Nobody can ignore Mark Zuckerberg, chief executive of Facebook, at the Mobile World Congress 2016 in Barcelona. He stole the show to appear all through unannounced on stage during the presentation of the new Samsung smartphones
It looked like the cynical question ’isn’t internet.org just a way to get more people on Facebook so Zuckerberg can earn more money on ads?’ hurt him. He repeated that he really wants that everyone on earth has access to internet.
N. Peter Kramer
There he predicted that virtual reality is the social networking in the future.
He defended the Facebook initiative internet.org, launched three years ago, to connect the world’s population. He warned not to overlook the task of connecting some four billion people that still don’t have access to the web. Free Basics, as the internet.org service is called, offers users free access to a certain range of data services –including the social network- but not the full internet. Much to delight of ardent net neutrality supporters who felt Free Basics and its use of zero rating unfairly manipulated internet usage.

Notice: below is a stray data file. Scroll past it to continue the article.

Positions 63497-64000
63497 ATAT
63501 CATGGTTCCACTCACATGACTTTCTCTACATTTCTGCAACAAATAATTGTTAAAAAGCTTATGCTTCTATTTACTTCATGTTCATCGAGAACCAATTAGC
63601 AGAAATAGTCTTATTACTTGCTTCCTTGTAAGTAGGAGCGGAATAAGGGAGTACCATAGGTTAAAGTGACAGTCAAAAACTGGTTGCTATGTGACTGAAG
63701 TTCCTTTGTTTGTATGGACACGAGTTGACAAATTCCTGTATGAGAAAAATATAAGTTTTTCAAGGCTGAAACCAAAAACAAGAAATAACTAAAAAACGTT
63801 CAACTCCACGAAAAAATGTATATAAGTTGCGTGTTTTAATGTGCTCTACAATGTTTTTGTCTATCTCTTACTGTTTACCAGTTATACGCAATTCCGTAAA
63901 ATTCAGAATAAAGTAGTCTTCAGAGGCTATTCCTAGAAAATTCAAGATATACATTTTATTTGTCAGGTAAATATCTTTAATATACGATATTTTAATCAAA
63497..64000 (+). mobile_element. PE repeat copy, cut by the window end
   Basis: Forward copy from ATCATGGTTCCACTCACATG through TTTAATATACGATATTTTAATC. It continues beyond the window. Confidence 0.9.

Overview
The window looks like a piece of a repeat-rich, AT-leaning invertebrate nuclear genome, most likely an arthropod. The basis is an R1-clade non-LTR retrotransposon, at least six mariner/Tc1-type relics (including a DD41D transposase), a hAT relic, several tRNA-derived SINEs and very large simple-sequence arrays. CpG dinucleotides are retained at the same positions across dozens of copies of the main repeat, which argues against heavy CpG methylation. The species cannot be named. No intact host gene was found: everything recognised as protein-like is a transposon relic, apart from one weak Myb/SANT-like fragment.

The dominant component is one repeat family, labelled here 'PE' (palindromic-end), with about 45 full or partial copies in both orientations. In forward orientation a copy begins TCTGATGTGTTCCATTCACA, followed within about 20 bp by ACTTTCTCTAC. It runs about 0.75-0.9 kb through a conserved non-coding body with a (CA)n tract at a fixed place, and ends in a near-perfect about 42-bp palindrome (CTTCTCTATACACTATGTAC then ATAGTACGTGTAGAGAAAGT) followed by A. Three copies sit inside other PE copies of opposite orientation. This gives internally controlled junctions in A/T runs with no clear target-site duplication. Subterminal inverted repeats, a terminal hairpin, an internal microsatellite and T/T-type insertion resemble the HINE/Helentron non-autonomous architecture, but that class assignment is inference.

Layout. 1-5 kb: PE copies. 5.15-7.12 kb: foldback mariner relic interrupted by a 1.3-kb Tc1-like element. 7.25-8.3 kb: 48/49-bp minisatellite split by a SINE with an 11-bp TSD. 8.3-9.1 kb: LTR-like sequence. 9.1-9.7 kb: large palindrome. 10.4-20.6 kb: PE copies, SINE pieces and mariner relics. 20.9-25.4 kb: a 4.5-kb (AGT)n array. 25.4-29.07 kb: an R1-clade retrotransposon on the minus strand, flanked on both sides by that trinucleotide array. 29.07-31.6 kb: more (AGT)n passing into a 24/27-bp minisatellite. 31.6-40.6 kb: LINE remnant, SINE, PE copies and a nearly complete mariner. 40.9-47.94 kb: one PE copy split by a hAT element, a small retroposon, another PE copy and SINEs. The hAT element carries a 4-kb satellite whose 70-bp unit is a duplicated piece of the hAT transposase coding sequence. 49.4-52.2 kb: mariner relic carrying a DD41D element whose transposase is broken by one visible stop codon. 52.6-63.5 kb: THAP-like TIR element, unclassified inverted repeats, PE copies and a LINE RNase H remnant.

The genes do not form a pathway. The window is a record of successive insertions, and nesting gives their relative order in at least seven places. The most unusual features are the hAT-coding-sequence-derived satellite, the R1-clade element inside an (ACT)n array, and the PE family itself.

However, significant progress has been made, insisted Zuckerberg, despite a major setback in India where Free Basics was banned by the national telecom regulator, because the free internet service is harming for local commercial initiatives. Zuckerberg doesn’t want to change the Free Basics model. ‘Every country is different’, pointing out that Free basics was still available in 38 countries and that it was responsible for attracting 19 million more people to the internet who didn’t have access before. The Facebook chief told the audience about realising internet access via solar-powered satellites, ‘the first satellite is in the sky above Africa’, he said.
It looked like the cynical question ’isn’t internet.org just a way to get more people on Facebook so Zuckerberg can earn more money on ads?’ hurt him. He repeated that he really wants that everyone on earth has access to internet. He told that aside from Free Basics there are more aspects of Internet.org. He would like to cooperate with operators and other ecosystem players to lower infrastructure costs for expanding internet access into difficult to reach places. This, he suggested, might feed into lower data prices for consumers.
Warning for the 5G industry
Under questioning the Facebook CEO expressed ‘disappointment’ that the 5G industry focus was on connecting things (‘IoT’) rather than the unconnected, and there was a danger of just providing ‘faster connections’ for rich people. If that trend continued, argued Zuckerberg, there was a likelihood of making only a small dent in the unconnected number of people. ‘We need to finish the job of internet access for all’, he said.